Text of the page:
Maxine Chernoff Notes

"Find the mortal world enough." —W.H. Auden

Light's history intrudes on the sentence at midnight. A thought enters like an asterisk over the word ocean.

You are witnessed from the inside, your blood discoursing with itself over ethics and science.

It's the same you draped in the crease of a flag or over the moon, lost in the footage of newsreels with your bobbed hair and inevitable luster of a different era.

On the wall near the accustomed view, your hand is silhouette. The image arrives without its reasons, a stone's throw from remembering. In the summer house near the pier, nothing crashes except vagueness and circumstance.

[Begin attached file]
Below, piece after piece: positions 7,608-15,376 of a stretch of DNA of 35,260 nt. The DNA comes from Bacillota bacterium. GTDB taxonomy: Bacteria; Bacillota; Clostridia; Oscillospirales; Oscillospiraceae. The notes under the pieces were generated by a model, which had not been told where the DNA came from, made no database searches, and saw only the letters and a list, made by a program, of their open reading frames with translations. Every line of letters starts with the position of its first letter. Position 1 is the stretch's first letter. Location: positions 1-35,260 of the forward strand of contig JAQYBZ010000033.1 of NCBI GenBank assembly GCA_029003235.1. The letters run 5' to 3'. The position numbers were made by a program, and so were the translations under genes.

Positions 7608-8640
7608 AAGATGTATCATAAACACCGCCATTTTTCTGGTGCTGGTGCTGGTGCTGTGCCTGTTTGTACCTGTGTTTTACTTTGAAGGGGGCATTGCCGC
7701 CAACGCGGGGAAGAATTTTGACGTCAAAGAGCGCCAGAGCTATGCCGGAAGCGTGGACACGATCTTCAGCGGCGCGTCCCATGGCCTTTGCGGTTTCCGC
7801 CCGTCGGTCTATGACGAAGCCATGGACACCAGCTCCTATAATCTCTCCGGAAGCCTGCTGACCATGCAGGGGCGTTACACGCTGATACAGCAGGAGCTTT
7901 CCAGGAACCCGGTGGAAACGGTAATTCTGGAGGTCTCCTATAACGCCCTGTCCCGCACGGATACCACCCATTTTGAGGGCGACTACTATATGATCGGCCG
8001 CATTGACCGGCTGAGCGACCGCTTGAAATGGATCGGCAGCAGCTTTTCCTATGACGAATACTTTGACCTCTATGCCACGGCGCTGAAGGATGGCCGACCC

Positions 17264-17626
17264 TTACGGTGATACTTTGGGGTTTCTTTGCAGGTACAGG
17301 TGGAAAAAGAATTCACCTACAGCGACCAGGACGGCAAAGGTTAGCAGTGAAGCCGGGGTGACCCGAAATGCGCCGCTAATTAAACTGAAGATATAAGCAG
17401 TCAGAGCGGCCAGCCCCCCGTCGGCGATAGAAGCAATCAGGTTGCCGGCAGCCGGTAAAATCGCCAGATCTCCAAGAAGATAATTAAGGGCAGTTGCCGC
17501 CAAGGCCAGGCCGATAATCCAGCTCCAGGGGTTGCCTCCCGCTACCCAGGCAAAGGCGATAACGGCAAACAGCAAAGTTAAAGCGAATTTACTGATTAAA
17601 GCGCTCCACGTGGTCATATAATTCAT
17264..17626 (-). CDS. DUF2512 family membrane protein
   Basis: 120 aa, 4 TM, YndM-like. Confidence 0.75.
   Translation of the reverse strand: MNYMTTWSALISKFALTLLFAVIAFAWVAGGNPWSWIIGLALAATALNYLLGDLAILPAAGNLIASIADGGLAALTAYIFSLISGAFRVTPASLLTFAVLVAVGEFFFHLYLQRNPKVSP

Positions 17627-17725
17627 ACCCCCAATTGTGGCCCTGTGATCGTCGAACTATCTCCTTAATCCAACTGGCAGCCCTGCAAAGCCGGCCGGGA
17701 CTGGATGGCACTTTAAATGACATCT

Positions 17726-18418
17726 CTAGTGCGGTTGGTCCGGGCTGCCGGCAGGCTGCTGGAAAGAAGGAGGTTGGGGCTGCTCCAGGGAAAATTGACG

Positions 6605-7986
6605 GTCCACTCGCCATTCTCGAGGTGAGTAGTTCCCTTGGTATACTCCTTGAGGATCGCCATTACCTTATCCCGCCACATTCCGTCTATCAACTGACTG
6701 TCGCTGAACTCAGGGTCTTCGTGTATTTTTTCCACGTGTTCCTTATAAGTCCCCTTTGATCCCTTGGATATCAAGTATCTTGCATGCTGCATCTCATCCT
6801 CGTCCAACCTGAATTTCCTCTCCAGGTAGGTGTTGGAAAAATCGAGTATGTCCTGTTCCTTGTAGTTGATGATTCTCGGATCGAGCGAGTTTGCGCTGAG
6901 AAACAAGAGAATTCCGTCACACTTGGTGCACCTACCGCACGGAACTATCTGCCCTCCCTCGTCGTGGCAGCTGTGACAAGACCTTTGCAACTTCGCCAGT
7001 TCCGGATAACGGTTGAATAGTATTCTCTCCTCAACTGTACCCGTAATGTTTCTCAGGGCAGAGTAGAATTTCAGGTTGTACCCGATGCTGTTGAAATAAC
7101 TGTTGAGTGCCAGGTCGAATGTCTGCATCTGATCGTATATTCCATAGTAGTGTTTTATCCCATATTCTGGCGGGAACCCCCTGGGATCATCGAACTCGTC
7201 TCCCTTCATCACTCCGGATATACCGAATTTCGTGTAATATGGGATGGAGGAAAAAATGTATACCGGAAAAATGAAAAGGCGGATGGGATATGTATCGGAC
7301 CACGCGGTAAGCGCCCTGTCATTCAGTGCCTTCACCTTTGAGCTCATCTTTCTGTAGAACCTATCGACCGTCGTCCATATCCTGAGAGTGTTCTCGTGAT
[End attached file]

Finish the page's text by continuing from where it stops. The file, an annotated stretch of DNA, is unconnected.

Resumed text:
The last train leaves its station without analysis. You've seen it before in a film, the present recognized from its legend.

All endings are preludes--the evil man came to harm before the story cast its light on the screen you watched with worry and regard.

You tie one end of your question to the other. The answer lapses into knowing and sundering, one cloth sewn as the other is ripped.

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